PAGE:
“I just find it kind of sad you know.”

colin.farrell@tc.tc

@Colin_TCMedia

“My mother and father (are) there,” he told The Southern Gazette. “My young brother, (who was) four years old when he died, my grandmother and grandfather — the whole works of them are all there.”

The bridge to the community has fallen into disrepair, and with no talk of replacing the aging crossing, Dunphy is concerned he will not get to fulfill his wish.

“This year when I went home, the bridge was on a 45 (degree slope). So is it going to last next winter?” he asked rhetorically.      

He said the crossing is a vital link for families who have loved ones buried in the cemetery.

There are also a number of cabins in the area whose owners rely on the bridge for access.

“Next time I go home … the bridge will probably fall down if it’s not took down,” he said. “Then how in the hell do you get across?”

Dunphy, who now lives in Cambridge, Ont., said he knows the province is in a tight spot financially and that a bridge might not be an affordable option.

“I’d just like to see them put a walkway across there or something,” he explained. “It doesn’t have to be a bridge. I don’t want to drive a car or nothing across … just something to walk across.”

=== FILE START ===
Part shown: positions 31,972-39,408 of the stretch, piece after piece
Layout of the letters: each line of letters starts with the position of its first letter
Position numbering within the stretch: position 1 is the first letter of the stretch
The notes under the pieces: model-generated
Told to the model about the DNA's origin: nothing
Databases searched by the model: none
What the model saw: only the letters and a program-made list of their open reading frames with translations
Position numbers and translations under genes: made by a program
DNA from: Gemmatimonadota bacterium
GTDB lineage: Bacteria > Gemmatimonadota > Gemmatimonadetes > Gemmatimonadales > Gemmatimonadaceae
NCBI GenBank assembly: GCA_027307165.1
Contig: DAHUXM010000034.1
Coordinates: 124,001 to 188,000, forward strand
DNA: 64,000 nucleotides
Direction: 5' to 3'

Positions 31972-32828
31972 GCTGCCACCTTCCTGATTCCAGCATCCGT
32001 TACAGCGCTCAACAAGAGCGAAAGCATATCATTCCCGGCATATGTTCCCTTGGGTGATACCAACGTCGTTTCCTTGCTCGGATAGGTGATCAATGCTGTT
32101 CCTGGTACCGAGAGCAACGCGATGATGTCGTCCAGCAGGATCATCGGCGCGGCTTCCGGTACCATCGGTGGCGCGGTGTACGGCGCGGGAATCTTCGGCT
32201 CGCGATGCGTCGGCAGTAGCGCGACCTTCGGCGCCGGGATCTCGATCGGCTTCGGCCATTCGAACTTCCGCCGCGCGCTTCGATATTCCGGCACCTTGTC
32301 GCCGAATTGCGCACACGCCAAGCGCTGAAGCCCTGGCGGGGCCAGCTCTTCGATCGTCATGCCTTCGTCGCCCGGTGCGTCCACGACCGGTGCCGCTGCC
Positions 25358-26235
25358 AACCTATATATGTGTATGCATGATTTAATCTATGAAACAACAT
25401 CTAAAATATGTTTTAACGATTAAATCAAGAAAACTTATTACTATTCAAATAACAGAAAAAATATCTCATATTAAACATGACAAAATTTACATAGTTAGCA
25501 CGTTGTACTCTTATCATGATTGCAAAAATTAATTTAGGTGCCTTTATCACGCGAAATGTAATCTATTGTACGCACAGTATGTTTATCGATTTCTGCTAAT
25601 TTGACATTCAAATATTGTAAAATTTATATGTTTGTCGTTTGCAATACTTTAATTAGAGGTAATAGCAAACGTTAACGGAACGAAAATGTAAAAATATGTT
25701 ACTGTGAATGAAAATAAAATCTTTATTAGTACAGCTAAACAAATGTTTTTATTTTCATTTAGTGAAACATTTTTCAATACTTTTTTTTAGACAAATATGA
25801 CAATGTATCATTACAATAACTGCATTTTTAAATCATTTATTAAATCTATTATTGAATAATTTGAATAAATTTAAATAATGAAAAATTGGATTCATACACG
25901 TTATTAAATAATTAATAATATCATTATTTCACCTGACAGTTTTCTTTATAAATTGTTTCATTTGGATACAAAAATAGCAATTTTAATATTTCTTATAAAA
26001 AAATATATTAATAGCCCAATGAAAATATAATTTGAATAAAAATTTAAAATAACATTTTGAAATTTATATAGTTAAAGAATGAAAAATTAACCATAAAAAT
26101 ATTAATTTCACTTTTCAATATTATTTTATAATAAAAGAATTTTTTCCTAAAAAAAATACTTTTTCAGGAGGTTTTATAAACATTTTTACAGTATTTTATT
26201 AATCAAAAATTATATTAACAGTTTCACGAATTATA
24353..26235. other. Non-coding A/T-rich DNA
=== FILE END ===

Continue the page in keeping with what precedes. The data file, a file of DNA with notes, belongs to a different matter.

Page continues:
Transportation and Works Minister Al Hawkins could not be reached for comment on the issue. Jacquelyn Howard, the department’s director of communications, however, provided an emailed statement that said there are no plans for a replacement structure.

The bridge has received no upkeep since 2004 when it was announced that Class 4 roads would no longer be maintained, the email said.

Cabin owners were notified at that time of the change and that the Department of Transportation and Works would not be funding a new bridge or a replacement structure.

“Cabin owners have been advised that the bridge is unsafe and presents (a) serious risk of injury if used. Safety signage, guardrails and barricades have been in place since last fall to prevent access,” the statement said.

“Cabin owners have been aware since 2015 that the bridge will be removed due to public safety concerns.”

According to the email from Howard, the department is working to coordinate the demolition of the bridge with the availability of a contractor.

“There are alternate accesses for cabin owners which they can explore with local community groups if they wish,” the statement concluded.

Dunphy said that the memory of the people buried in the community should be respected.

“I suppose there is about a couple hundred people buried up there, and my God, they would give their shirt you know when they were alive and living down there,” Dunphy said.

“I just thought that the government should be responsible because cemeteries are very important no matter where they are because we all ends up there. I just thought it was ridiculous to let the bridge go — to let it go so bad as that.

“I just find it kind of sad you know.”

colin.farrell@tc.tc

@Colin_TCMedia